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Golden Larch March in the North Cascades

Golden Larch March in the North Cascades

It’s an annual tradition in the Northwest: the golden larch march. Hikers, tourists, and outdoor enthusiasts flock to the mountains in early- to mid-October to see larches as their needles turn bright yellow in the autumn. Tove and I are among the many who head to the hills, traveling to the North Cascades to enjoy the golden larches.

Golden Larch March

Golden larches on the trail to Blue Lake

On our recent golden larch march, we tackled two hikes in the North Cascades. We first strolled to Lake Ann, and then we followed that up with a trek to Blue Lake. Here’s a quick breakdown of each hike:

Golden Larch March in the North Cascades

Golden larch march

Lake Ann

Lake Ann

Starting from the Rainy Pass Picnic Area (map), the hike to Lake Ann is just 3.7 miles round-trip with a 700-foot elevation gain. In other words, this is a hike for all ages and all experience levels. Start on the main trail and moderately climb for about 1.25 miles. You’ll run into a Y in the trail. The path to the left leads to Lake Ann (there is a sign), while the path to the right continues to the Heather-Maple Loop Pass hike.

You won’t encounter any golden larches until you branch off toward the lake, but you will cross some other beautiful fall colors. You can also hear and see plenty of pikas scurrying around along the way. As you hike to the lake, keep your eyes to the left. That’s where you’ll find the golden larches, and you’ll also see them on the hills around Lake Ann.

Golden larch march

Blue Lake

Blue Lake

Just four miles past the Lake Ann trailhead (traveling west to east), you’ll find the Blue Lake trailhead (map). The hike to Blue Lake is 4.4 miles with a 1,050-foot elevation gain. Since Blue Lake is higher in elevation (6,254 feet, compared to Lake Ann at 5,500 feet), you actually get to meander through golden larches on this hike – they’re not just visible in the distance.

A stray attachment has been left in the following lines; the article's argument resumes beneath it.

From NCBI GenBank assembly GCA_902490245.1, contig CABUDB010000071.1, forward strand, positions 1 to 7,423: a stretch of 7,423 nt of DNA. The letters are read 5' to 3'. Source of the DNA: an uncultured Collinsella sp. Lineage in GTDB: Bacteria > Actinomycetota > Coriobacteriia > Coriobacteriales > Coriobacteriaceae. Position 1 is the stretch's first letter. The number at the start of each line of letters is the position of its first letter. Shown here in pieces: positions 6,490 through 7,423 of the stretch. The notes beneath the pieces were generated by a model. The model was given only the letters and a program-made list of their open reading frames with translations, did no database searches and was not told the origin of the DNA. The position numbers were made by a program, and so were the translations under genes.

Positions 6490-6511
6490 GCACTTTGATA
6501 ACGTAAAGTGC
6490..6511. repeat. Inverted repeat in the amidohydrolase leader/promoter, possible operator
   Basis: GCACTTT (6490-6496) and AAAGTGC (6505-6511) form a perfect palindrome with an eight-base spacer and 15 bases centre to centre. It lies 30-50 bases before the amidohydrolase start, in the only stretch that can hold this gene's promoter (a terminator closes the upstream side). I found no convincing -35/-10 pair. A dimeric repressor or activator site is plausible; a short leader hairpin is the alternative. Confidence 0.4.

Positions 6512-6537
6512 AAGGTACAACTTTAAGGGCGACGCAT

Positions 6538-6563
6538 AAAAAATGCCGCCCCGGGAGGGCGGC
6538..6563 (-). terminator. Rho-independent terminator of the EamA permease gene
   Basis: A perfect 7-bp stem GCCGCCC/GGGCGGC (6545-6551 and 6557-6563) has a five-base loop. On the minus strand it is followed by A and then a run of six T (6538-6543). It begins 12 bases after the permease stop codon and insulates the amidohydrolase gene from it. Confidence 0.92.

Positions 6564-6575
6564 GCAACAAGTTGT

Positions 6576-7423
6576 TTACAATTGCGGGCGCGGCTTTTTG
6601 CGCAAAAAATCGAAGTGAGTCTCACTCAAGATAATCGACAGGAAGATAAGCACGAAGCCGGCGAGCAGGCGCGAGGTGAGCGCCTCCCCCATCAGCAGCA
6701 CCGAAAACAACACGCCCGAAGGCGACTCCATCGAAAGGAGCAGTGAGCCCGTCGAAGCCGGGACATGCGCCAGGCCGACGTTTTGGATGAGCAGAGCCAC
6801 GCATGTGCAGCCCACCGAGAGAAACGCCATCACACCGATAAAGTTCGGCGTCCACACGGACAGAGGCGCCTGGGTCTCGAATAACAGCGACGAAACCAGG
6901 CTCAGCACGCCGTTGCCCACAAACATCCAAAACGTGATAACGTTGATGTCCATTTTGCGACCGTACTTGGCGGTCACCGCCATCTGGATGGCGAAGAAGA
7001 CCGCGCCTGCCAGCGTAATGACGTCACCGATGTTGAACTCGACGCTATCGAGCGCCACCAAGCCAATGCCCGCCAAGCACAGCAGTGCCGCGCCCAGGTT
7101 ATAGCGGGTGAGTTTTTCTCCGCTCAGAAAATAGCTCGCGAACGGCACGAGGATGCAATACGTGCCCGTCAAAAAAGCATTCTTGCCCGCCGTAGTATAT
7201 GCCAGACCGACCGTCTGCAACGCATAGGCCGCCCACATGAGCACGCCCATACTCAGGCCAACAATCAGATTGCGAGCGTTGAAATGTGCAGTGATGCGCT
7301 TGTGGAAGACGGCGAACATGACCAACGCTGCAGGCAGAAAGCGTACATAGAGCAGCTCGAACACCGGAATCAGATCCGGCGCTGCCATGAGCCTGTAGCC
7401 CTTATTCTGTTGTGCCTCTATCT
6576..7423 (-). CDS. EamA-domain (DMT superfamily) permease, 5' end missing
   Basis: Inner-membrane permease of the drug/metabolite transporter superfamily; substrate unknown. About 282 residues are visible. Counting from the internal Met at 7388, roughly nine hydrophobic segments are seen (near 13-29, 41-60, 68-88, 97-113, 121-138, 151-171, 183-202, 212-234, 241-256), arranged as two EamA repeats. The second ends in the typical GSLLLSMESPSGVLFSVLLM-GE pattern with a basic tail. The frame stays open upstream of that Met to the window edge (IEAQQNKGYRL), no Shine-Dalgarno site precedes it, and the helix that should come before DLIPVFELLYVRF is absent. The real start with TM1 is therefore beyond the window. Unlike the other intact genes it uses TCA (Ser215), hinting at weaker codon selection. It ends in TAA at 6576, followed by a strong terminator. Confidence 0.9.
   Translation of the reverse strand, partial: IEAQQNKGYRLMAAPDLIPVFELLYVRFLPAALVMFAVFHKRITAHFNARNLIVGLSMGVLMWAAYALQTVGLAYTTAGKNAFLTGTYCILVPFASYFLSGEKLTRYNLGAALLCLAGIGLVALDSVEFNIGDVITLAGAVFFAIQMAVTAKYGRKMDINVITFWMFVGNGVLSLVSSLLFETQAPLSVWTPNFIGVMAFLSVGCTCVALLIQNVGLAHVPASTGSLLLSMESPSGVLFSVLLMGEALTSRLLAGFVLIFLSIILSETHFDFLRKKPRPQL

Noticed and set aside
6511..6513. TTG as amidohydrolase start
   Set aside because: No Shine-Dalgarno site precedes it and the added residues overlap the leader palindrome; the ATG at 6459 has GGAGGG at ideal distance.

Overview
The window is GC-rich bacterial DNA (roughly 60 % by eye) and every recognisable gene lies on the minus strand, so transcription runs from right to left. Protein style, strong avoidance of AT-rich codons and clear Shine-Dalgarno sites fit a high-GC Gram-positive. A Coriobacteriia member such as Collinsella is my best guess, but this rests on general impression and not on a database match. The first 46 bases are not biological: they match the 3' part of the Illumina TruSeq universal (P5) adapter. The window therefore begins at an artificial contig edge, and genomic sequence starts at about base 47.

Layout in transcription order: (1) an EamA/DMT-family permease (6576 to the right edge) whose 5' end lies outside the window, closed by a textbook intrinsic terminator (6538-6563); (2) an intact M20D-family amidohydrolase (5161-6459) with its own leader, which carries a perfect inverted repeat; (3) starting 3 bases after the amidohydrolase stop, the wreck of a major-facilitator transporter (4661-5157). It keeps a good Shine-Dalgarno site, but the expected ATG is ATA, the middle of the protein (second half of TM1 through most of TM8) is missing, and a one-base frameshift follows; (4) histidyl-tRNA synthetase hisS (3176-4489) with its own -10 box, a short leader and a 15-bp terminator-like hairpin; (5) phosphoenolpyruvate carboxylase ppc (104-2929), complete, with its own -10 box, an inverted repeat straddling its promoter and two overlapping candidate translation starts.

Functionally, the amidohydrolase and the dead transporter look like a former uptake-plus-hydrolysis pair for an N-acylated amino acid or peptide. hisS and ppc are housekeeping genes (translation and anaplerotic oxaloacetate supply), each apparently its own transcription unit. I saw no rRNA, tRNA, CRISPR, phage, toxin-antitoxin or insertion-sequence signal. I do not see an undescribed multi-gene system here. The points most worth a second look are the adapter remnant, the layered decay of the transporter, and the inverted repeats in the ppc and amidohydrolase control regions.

Once you arrive at Blue Lake, there are plenty of places to stop and enjoy a snack. You can also follow different paths around the lake to gather different views of the golden larches (and possibly avoid some of the weekend crowds). It was actually snowing when Tove and I were on our most recent larch march, making the scene even more beautiful than usual.

Click here for a more in-depth post about golden larches at Blue Lake.

Golden larch march

Fall colors on the hike to Lake Ann

NOTE: People often ask when the larches turn golden in Washington. It’s nature, so there’s obviously no one answer. It was October 7th both times we headed to the North Cascades for the larch march. I’ve also read that October 10th is a good time to pin on your calendar. When it happens, larches don’t stay golden long. At the most, they’ll be at their peak for about a week.

For those of you unfamiliar with the North Cascades, it’s a long trek from Seattle. You can make the larch march a day trip, but expect more than six hours in the car. To help ease the travel, Tove and I have stayed at the Buffalo Run Inn in Marblemount (two hours from Seattle, and about an hour from the trails). There are a few other motels and inns around Highway 20, and there is also plenty of camping in the North Cascades.

Golden larch march

Golden larches around Lake Ann

The Pacific Northwest is a wonderful place to call home. It’s such a unique area, and it’s even more special for the larch march in October. It’s a flash of absolute autumn brilliance that everyone can enjoy with a little effort. We encourage you to not miss this awesome spectacle!

Have you ever headed out for the golden larch march in the North Cascades? How was your experience? We’d love to hear from you! Please leave a comment below or connect with us on Twitter, Facebook, and Instagram. Don’t forget to also check out Seattle Bloggers for more great places to visit around the Emerald City!

Golden larch march

Blue Lake

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  1. Best Time to See Golden Larches in Washington | Seattle Bloggers - […] We’ve been to the North Cascades to see golden larches twice (click here for two great hikes to check …

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